Infinite While Loop

Hey again everybody! Long time no see!

Working on text input and outputs right now. My current code is supposed to count each letter that appears in a text document (“lyrics.txt”) and output the number of times each letter appears. The gets stuck in an infinite while loop though, and I’m not entirely sure why. Thoughts?

# This program counts how often each letter appears in Taylor Swift's
# "Enchanted" and prints the count to terminal

letterCounts = [0] * 26 # Create 26 lists with initial value of 0

inputFile = open("lyrics.txt", "r")
char =

while char != "" :
    char = char.upper() # Converts the characters to uppercase
    if char >= "A" and char <= "Z" : # Makes sure the character is a letter
        code = ord(char) - ord("A")
        letterCounts[code] = letterCounts[code] + 1
for i in range(26) :
    char = chr(i + 65)
    print("%-4s%5d" % (char, letterCounts[i]))


Hi @Rohagan4,

You have only read one byte from the file, and that byte is, of course, not equivalent to an empty string. Therefore, the while loop never terminates. Consider the effect of these lines of code:

char =

while char != "" :

You read one char from the input file, then never read another
one. So your loop just keeps processing that first character over and
over and over and over and over and over and …

Why are you using a while-loop for this? If this is homework, and the
while-loop is required, then that’s fine, it’s a learning exercise. But
in real life, not homework, if you want to read a file and check each
character, use a for-loop not a while-loop.

with open("lyrics.txt", "r") as f:
    for char in
        # do stuff with the char

Hey Quercus. Thanks for the quick response. I’m still newer to python, but trying to get the hang of it. Since the last line in my text doc is an empty string, I expected that that would trigger the end of the while loop (since the condition would be met). Is this incorrect?

Thanks Steven. It’s not homework, per se, but rather out of a textbook and that’s the example it uses. I’ve typed the code exactly as it is in the text, which makes this especially interesting.

Can you suggest how it might work better with a for loop? Would it be better to add another line

char -

at the end of the While loop? Would that at least fix the infinity loop issue?

This is the only line in the program that reads from the file, and it precedes the while loop:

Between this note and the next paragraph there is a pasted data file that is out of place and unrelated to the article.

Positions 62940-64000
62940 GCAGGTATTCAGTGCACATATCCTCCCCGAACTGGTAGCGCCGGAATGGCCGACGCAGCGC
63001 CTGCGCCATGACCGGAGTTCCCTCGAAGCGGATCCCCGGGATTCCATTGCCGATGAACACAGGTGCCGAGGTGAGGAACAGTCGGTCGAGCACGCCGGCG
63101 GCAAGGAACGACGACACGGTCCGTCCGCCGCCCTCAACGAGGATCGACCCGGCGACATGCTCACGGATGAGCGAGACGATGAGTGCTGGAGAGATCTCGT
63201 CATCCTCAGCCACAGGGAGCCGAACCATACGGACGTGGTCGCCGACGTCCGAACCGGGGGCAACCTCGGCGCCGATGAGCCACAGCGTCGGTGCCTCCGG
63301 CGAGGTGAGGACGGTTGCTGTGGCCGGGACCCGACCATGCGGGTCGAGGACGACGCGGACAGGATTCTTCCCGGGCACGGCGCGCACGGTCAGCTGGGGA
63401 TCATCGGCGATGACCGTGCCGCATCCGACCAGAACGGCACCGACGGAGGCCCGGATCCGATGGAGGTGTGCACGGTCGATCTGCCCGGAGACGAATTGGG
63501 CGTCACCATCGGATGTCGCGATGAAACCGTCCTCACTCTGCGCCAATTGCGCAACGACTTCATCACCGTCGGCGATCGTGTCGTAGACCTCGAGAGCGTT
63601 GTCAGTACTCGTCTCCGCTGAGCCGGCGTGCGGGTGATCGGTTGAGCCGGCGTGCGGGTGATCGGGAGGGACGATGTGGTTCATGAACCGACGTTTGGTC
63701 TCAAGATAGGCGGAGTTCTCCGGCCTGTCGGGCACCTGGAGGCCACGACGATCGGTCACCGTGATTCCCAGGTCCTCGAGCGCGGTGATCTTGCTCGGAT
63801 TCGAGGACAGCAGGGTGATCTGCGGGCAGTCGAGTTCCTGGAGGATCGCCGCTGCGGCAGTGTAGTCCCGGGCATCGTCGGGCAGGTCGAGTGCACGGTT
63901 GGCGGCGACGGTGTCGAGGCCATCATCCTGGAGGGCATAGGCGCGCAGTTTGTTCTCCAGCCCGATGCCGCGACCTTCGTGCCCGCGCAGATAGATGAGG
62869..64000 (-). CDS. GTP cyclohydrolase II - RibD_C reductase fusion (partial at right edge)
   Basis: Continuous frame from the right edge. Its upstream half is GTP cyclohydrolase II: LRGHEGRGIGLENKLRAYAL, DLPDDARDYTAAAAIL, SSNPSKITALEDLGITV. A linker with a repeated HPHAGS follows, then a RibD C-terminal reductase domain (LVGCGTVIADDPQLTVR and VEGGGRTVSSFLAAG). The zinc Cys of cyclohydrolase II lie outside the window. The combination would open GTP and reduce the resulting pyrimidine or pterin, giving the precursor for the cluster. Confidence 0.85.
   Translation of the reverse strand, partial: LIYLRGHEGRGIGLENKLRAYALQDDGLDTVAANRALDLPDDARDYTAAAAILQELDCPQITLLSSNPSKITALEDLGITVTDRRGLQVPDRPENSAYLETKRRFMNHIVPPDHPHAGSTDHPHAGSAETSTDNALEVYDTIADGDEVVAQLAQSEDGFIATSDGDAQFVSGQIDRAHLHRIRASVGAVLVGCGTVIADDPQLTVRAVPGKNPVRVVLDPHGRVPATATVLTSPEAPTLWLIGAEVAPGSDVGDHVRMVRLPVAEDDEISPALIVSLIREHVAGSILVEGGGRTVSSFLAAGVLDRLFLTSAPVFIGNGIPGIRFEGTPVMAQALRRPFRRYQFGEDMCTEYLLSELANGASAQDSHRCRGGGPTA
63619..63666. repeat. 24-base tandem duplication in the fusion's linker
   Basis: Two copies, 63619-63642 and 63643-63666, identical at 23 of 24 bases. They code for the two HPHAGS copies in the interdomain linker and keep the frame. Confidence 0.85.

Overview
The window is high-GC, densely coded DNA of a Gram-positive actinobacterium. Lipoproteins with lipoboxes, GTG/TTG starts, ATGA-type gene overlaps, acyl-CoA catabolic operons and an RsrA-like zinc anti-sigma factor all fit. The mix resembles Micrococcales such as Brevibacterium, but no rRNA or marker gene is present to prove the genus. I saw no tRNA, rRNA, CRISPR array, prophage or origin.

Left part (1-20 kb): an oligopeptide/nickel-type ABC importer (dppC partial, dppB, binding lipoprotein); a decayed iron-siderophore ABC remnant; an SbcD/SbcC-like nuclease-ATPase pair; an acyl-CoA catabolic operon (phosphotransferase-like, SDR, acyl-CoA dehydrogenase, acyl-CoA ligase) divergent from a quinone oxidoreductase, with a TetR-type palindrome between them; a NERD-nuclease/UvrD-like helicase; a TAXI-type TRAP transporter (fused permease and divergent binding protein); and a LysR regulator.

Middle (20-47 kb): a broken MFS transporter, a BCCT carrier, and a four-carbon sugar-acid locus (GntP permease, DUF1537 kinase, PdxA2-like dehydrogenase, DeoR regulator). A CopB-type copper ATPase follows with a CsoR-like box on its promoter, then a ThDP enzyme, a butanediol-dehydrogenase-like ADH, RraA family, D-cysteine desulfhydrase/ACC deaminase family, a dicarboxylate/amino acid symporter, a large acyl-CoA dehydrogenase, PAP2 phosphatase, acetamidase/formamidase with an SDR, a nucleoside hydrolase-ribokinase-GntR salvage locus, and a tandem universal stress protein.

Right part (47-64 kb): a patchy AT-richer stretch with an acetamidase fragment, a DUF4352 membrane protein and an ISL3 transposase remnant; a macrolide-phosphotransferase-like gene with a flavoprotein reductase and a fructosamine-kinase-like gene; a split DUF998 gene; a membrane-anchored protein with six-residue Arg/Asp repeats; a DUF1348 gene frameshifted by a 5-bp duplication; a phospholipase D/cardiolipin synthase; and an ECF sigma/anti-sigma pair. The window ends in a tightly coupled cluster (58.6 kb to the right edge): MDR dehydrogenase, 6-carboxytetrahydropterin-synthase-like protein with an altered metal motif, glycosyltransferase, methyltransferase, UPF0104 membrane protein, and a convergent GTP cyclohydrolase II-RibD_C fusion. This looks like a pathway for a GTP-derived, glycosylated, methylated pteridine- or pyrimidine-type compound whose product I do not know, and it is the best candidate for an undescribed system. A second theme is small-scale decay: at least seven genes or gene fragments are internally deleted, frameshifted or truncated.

char =

Consequently, your loop keeps on processing the same letter over and over again forever, which happens to be a "T", in the case of this song. You never reach the end of the file, because you stopped reading it after only one byte.


The code is only reading one character, not one byte.

The file is opened in text mode, so it reads in characters, not bytes.
Each character can vary in size between 1 and 4 bytes, depending on the
character itself and the encoding used.

The number of bytes doesn’t really matter.

Hi Ryan,

You could put a line reading the next character at the end of each loop:

while char != '':
    char =

and that should fix the infinite loop. But it is easier to let Python do
the book-keeping.

If I were to do this, I would read one line of text at a time, rather
than one character, then loop over the line to get characters:

with open(filename, 'r') as f:
    for line in f:
        line = line.upper()
        for char in line:
            # process the char


  1. Uses a “with” block, so Python handles the book-keeping of closing
    the file when you are done.

  2. Doesn’t read one character at a time (slow!) or try to read the
    entire file all in one go (if the file is huge, you may run out of

  3. Uppercases an entire line in one go, which will be faster than
    uppercasing one char at a time.

Thanks for that information.

For reference: Python Documentation: 7. Input and Output: 7.2.1. Methods of File Objects.

Thanks again. Is the “with” block really only used to “handle the book-keeping” as it were? Does it have another use outside of ensuring the file is closed when everything else is done?

“with” blocks can be used for, well, not quite anything, but close to
it. Any time you have a pattern that looks like:

open something
do some work
close it again

or like:

turn something on
do some work
turn it off again

it will be a good candidate to be written as a “with” block. The most
common example is opening a file, reading or writing to the file, then
closing it, but it is not the only example.